De Grazia, Sebastian, Of Time, Work and Leisure, Vintage Books, A Division of Random House, Inc., New York, N.Y., 1994, pg. 353.

15 August 1999

To find Orbit around a corporate Hairball is to find a place of balance where you benefit from the physical, intellectual and philosophical resources of the organization without becoming entombed in the bureaucracy of the institution.

MacKenzie, Gordon, Orbiting The Giant Hairball: A Corporate Fool’s Guide to Surviving with Grace, Penguin Putnam Inc., New York, N.Y., 1998, pg. 33.

1 August 1999

Courage and endurance are required for business and philosophy for leisure, temperance and justice for both, and more especially in times of peace and leisure, for war compels men to be just and temperate, whereas the enjoyment of good fortune and the leisure which comes with peace tend to make them insolent.

Aristotle, The Works of Aristotle: Volume II, in Great Books of the Western World, Mortimer J. Adler, William Gorman, et. al., Editors, William Benton, Publisher, Encyclopaedia Britannica, Inc., Chicago, 1988, Vol. 9. pg. 539.

18 July 1999

Everything in modern city life is calculated to keep man from entering into himself and thinking about spiritual things. Even with the best of intentions a spiritual man finds himself exhausted and deadened and debased by the constant noise of machines and loudspeakers, the dead air and the glaring lights of offices and shops, the everlasting suggestions of advertising and propaganda.

Merton, Thomas, No Man Is An Island, Harcourt Brace Jovanovich, Publishers, San Diego, New York, London, 1983, pp. 108-109.

11 July 1999

When a workman is unceasingly and exclusively engaged in the fabrication of one thing, he ultimately does his work with singular dexterity; but, at the same time, he loses the general faculty of applying his mind to the direction of the work. He every day becomes more adroit and less industrious; so that it may be said of him, that, in proportion as the workman improves, the man is degraded. . . .When a workman has spent a considerable portion of this existence in this manner, his thoughts are forever set upon the object of his daily toil; his body has contracted certain fixed habits, which it can never shake off: in a word, he no longer belongs to himself, but to the calling which he has chosen. It is in vain that laws and manners have been at pains to level all the barriers round such a man, and to open to him on every side a thousand different paths to fortune; a theory of manufactures more powerful than manners and laws binds him to a craft, and frequently to a spot which he cannot leave: it assigns to him a certain place in society, beyond which he cannot go: in the midst of universal movement, it has rendered him stationary.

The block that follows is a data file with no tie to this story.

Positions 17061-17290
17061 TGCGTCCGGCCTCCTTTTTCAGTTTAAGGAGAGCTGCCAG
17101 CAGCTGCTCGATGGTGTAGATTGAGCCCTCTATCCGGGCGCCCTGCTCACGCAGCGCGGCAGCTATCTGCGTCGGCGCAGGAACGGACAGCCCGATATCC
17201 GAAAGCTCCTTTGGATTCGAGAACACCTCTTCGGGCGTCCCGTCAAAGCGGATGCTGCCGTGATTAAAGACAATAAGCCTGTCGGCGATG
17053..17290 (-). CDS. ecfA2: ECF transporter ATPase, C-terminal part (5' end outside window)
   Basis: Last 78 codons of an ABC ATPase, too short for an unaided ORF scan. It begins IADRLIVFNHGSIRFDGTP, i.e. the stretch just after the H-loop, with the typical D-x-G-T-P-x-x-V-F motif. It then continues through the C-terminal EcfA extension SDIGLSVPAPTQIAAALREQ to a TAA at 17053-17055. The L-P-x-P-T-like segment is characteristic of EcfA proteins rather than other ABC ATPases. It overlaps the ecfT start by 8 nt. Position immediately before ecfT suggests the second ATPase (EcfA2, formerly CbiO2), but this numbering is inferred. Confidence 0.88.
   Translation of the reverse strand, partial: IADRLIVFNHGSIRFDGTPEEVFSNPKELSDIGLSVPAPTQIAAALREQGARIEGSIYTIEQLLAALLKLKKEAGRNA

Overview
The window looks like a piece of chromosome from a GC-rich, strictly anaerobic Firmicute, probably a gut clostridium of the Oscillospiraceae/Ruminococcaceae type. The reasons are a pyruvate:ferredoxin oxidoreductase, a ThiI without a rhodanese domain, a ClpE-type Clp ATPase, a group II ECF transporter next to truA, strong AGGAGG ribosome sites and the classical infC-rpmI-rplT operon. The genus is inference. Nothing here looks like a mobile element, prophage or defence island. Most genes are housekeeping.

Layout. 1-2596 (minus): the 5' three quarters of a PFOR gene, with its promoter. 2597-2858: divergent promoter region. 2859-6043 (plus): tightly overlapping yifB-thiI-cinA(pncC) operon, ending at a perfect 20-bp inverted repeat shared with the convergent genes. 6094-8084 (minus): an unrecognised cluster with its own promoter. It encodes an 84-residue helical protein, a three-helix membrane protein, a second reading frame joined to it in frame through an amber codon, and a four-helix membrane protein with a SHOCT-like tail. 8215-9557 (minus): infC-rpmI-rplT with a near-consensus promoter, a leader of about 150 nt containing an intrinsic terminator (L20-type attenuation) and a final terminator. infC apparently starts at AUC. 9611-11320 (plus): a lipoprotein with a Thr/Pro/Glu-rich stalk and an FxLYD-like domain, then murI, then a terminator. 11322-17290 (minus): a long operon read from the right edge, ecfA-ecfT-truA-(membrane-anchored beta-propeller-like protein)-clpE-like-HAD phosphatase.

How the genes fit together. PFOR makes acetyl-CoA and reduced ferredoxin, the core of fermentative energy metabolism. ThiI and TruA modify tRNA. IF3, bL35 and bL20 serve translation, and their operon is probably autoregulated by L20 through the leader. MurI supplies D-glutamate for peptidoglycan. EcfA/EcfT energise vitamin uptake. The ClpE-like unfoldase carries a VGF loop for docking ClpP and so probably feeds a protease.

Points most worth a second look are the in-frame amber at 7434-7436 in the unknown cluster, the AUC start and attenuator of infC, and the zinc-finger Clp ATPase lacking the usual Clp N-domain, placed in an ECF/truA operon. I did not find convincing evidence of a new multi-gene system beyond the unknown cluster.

In proportion as the principle of the division of labor is more extensively applied, the workman becomes more weak, more narrow-minded, and more dependent.

Alexis de Touqueville, Democracy in America, translated by Henry Reeve, revised by Francis Bowen, Edited and abridged by Richard D. Heffner, A Mentor Book, New American Library, 1984, pp. 217-218.

4 July 1999

A lot of people, especially folks that aren’t very secure, have a tendency to restrict the flow of knowledge, because it is a power source. And if you keep people uninformed, you keep them vulnerable and insecure and therefore not very aggressive, and with an unwillingness to question what’s going on.

Earl Wantland former President of Tektronix, quoted in A Great Place to Work by Robert Levering, Random House, New York, 1988, pg. 74

27 June 1999